Books & the Arts / October 31, 2023

A Shower of Sparks

The year Europe revolted.

The Year Europe Revolted

A new history by Christopher Clark on the 1848 revolutions.

David A. Bell
Barricade fight in Berlin, March 1848.
Barricade fight in Berlin, March 1848. (Getty)

In the final pages of Revolutionary Spring, the historian Christopher Clark writes that “the revolutions of 1848 seemed as old as ancient Egypt when I learned about them at school.” Now, however, he sees important parallels with the present. Just as revolutionary flames seemed to leap from country to country in 1848, so they have done in recent decades, notably in the Arab Spring of the early 2010s, which spread from

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Revolutionary Spring: Europe Aflame and the Fight for a New World, 1848–1849

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Tunisia to Libya, Egypt, Syria, and beyond. Just as politics today often involves “a blend of carnivalesque style and insurrectionary logic,” so it did 175 years ago (the January 6 attack on the Capitol, Clark writes, “was thick with echoes” of 1848). Then, as now, ideologies were in flux: Self-identified “liberals” and “radicals” oscillated between uneasy alliance and open conflict, while populist nationalism proved to be the enemy of progressive social change. “As I wrote this book,” Clark concludes, “I was struck by the feeling that the people of 1848 could see themselves in us.”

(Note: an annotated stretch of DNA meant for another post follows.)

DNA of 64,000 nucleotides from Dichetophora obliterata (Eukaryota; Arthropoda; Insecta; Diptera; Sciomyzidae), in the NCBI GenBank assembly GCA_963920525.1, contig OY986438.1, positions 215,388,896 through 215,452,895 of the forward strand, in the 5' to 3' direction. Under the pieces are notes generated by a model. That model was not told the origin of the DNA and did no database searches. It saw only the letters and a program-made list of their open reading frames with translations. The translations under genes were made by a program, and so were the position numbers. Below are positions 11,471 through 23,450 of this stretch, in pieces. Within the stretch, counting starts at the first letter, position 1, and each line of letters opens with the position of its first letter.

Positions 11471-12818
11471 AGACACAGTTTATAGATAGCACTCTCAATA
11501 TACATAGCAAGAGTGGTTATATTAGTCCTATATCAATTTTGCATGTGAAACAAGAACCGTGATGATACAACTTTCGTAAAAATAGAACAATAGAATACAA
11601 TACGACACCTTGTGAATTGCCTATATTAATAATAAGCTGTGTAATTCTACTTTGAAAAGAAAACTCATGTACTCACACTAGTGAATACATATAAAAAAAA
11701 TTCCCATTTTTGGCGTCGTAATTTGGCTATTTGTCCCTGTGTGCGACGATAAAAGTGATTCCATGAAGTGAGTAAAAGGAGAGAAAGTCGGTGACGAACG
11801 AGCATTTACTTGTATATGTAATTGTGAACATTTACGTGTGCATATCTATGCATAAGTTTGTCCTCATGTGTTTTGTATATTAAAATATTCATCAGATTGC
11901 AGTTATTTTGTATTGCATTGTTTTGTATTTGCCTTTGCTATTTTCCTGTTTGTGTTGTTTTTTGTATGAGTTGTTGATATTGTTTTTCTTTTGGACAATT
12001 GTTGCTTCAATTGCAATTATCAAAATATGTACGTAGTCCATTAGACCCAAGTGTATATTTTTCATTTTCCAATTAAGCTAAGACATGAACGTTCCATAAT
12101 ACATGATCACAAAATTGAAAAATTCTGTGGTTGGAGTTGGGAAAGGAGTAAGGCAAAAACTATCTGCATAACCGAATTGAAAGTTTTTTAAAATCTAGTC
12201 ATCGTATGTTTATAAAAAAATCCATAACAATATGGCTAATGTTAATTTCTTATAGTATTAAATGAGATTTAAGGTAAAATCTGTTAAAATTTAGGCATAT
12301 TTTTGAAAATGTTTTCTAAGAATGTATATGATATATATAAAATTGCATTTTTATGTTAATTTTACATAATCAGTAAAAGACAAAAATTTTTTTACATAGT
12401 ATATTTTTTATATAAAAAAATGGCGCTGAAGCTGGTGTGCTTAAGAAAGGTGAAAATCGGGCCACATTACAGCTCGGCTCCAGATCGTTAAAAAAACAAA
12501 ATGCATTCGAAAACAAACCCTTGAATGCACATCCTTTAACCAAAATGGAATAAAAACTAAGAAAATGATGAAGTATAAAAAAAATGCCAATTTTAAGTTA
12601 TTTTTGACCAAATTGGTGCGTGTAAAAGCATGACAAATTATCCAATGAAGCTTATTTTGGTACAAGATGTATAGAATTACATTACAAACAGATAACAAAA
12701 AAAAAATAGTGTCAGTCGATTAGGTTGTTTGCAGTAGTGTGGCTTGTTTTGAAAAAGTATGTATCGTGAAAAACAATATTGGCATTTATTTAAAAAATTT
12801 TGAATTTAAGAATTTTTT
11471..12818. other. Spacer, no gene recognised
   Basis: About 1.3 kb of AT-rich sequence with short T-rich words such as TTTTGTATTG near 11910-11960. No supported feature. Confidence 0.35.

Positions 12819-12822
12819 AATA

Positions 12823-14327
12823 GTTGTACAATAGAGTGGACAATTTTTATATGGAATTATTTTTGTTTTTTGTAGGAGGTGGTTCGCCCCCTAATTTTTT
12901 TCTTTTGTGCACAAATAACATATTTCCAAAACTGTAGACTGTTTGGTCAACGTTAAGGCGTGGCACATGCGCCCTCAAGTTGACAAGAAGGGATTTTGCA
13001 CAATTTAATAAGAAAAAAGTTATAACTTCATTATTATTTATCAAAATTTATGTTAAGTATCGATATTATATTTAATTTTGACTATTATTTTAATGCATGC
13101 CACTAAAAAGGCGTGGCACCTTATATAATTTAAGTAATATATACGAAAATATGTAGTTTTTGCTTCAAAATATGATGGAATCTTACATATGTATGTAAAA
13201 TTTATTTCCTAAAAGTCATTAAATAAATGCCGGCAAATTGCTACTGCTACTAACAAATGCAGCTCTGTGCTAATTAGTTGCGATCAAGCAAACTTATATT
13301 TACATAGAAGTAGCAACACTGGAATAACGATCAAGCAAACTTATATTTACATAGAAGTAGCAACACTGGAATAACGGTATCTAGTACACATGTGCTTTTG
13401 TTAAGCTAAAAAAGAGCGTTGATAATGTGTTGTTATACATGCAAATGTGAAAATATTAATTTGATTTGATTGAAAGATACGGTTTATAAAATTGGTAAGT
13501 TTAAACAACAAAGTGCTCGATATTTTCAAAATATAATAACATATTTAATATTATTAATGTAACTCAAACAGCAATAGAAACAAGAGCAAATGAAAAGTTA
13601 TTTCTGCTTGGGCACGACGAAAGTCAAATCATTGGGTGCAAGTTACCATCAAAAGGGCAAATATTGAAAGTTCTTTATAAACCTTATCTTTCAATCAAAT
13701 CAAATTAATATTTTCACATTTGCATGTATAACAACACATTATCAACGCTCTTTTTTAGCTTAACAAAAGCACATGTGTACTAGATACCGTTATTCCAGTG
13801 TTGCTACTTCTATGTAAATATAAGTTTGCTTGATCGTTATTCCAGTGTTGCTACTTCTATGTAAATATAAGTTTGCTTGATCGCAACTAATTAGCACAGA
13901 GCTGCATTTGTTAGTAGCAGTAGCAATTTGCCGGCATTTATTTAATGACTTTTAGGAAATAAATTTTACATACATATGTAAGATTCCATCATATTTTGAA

But is Clark right to emphasize these connections? One certainly cannot criticize his command of the material: Revolutionary Spring’s 74 pages of tightly packed small-font endnotes—nearly 2,000 of them, in at least 10 languages—testify to the vast extent of his research. Although the events he surveys, each with its own chronology and cast of characters, took place across a score of separate locales, he manages to distill everything into a clear and compelling narrative, aided by his knack for the striking phrase. And Clark also has an eye for wonderful details, as in his description of observers climbing the highest buildings in Milan to observe the enemy outside the city’s walls. “To save time,” he tells his readers, “they attached their reports to a metal ring and sent them whizzing down ziplines to the ground, where they were picked up and taken to headquarters by the boys of a college of orphans.”